-A reportage in 5 parts about a bicycle tour through Germany – June 2007-
– 4 –
– A house in Germany –
– Our former home –
One day we reached Wetzlar our former hometown and the site of a wonderful episode in our lives. We had been riding in gentle, warm rain all day along the lovely river Lahn. The sky was dark and threatening when we pedaled up the well remembered last extremely steep grade to our old house and what was once our castle in the sky. We had lived up there on top of a former vineyard mountain, tucked away behind trees and flowering bushes, almost invisible from below and yet with a spectacular bird’s view on a fairy-tale land deep underneath in the valley. That view up there never really ceased to take our breath away even after residing there for 10 years. To come home to this place, while the sky was finally opening up, was like waking up from a dream, lightning flashing left and right, and thunder rolling, demanding a primordial kind of attention.
With juvenile naivety and with an unspoiled sense of adventure we had built this house in the sky mostly with our own hands.
It takes 85 steps on a steep, narrow path to reach that house from the street below, and that’s the only way to get up there. Even the fittest person was bound to be out of breath when he/she made it up to where we lived.
— * * * —
Maybe one cannot really live up there forever, but for a while it was heaven. We built that house without much burden of what is usually called experience, without that fear that, later in life, seems so inevitably to contaminate our true originality. For me it still breathes this wonderful spirit of aliveness and adventure. We let it go after 10 years, restlessly searching for new horizons.
* * *
It is an extraordinary feeling to come back (home) to a place like this that was once created with the free sacrifice of genuine heart blood and perhaps left behind as a weighty piece of identity. Returning after 20 years, more than rekindling those feelings of passionate creation it seems to reveal the dreamlike nature of life in general. The one who once built this castle and left a piece of himself in it is not the man who returns and looks at his work, it is clearly somebody else, someone who remembers himself but also someone who has tasted the illusive nature of selfhood by now. We create things, we live to create, but a very important part of it is to let them go again, sometimes let them have a life of their own, but let them go to regain the ultimate freedom beyond self, beyond the prison of self, beyond the slavery of me and mine.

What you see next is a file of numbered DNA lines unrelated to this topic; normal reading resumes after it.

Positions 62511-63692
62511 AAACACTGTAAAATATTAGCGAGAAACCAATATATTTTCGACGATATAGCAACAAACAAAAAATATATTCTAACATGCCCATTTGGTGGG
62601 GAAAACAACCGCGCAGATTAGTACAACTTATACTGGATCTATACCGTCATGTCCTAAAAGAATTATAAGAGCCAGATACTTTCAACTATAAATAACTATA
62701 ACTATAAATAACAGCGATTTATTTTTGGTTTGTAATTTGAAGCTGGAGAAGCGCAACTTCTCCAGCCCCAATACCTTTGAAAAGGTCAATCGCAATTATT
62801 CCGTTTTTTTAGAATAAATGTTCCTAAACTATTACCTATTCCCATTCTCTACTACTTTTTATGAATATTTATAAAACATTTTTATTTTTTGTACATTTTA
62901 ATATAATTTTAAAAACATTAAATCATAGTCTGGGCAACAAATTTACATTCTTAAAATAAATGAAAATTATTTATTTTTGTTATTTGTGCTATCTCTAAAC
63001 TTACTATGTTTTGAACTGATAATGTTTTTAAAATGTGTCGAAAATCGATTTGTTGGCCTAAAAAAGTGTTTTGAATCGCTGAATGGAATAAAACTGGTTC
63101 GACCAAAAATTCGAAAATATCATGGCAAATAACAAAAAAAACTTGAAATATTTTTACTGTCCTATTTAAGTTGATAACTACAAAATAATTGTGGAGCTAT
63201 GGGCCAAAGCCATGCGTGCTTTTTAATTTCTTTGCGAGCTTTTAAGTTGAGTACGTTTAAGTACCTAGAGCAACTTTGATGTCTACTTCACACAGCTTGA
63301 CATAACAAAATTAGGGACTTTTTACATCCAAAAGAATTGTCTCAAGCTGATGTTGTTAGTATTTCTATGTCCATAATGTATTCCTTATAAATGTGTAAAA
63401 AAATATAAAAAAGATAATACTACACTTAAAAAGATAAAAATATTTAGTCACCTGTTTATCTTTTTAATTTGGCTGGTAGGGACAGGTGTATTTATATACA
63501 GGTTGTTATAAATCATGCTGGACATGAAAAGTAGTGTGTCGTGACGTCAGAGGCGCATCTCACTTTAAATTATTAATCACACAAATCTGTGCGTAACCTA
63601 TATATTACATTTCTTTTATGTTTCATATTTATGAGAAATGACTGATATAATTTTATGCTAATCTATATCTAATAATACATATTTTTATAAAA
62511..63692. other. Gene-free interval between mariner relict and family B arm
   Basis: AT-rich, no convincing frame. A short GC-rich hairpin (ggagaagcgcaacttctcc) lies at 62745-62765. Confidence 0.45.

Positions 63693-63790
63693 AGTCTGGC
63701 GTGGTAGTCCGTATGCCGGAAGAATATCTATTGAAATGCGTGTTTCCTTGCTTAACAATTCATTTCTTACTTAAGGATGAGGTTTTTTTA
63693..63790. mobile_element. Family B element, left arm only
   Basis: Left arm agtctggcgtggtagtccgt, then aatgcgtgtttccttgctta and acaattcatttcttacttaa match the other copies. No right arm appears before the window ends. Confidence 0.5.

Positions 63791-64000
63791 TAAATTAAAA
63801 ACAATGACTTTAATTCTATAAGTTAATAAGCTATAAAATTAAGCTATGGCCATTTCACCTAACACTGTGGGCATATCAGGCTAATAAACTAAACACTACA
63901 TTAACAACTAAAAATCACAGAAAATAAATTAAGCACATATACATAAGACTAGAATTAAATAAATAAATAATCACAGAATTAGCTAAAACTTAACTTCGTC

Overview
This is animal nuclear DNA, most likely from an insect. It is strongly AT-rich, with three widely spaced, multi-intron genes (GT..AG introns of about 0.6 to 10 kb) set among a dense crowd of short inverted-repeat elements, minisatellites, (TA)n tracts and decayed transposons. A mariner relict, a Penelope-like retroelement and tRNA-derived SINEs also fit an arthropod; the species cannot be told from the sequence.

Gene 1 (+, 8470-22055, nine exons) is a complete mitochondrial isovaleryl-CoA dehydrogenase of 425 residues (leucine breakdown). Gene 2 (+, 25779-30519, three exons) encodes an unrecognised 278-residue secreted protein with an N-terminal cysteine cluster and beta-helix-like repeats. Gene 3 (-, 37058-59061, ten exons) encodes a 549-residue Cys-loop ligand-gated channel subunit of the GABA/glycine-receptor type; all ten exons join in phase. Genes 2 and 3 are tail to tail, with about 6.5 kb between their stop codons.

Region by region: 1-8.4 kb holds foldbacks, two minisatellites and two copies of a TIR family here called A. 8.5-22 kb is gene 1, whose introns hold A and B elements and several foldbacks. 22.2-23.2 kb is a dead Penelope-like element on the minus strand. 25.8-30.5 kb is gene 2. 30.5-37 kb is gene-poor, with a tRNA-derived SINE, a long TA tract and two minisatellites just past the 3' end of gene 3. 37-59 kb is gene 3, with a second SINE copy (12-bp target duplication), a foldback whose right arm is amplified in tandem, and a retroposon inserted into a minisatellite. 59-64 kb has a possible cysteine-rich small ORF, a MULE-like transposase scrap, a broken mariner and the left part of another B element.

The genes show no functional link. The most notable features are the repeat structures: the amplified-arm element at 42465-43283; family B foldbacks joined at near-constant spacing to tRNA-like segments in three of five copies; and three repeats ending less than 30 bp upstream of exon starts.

It is quite interesting that the next owners Peter & Christine have just sold the house again to a much younger couple. After 17 years, life in the sky can actually become lonely, they say.
* * *
Two other houses I once built further down the same mountain contain even more heart blood.
I only look at them briefly from outside.
Passive solar houses, a little ahead of the time, then, maybe;
I’m not sure if I really want to know how well they actually performed in all those years, but one has still the same owner, I hear.
They look pretty, organically imbedded into a difficult north slope.
I’m uneasy when I walk by – expensive black cars parked outside – unexamined feelings welling up from unconscious depths.
I turn away and smile, I don’t know about what.
* * *
The skies are breaking again and incredibly intense rainstorms crash down on us when Karl-August shows us around in town by car. There is only little I recognize. Wetzlar has become a different place. My old workplace is gone, many brand new high-tech companies have moved in. The ancient picturesque town center, once a run-down, ugly place that smelled of urine and mold, is now a showcase of interesting, modern architecture integrated into a lovingly restored medieval core. Luxury homes now in what were 700 years old ruins to me before. I’ve lived here but had never really seen this town. Between blinding rainstorms I wade through glimpses of memory and sights of a brand new place.
I also see the numerous equally brand new malls in town – not a bit different from what I know so well in the US. The consumption terror is clearly a worldwide disease. People tend to measure the quality of a place by how much and how conveniently you can buy stuff, Germany is not at all different.
* * * * * * *
— to be continued —
Klaus July 3, 2007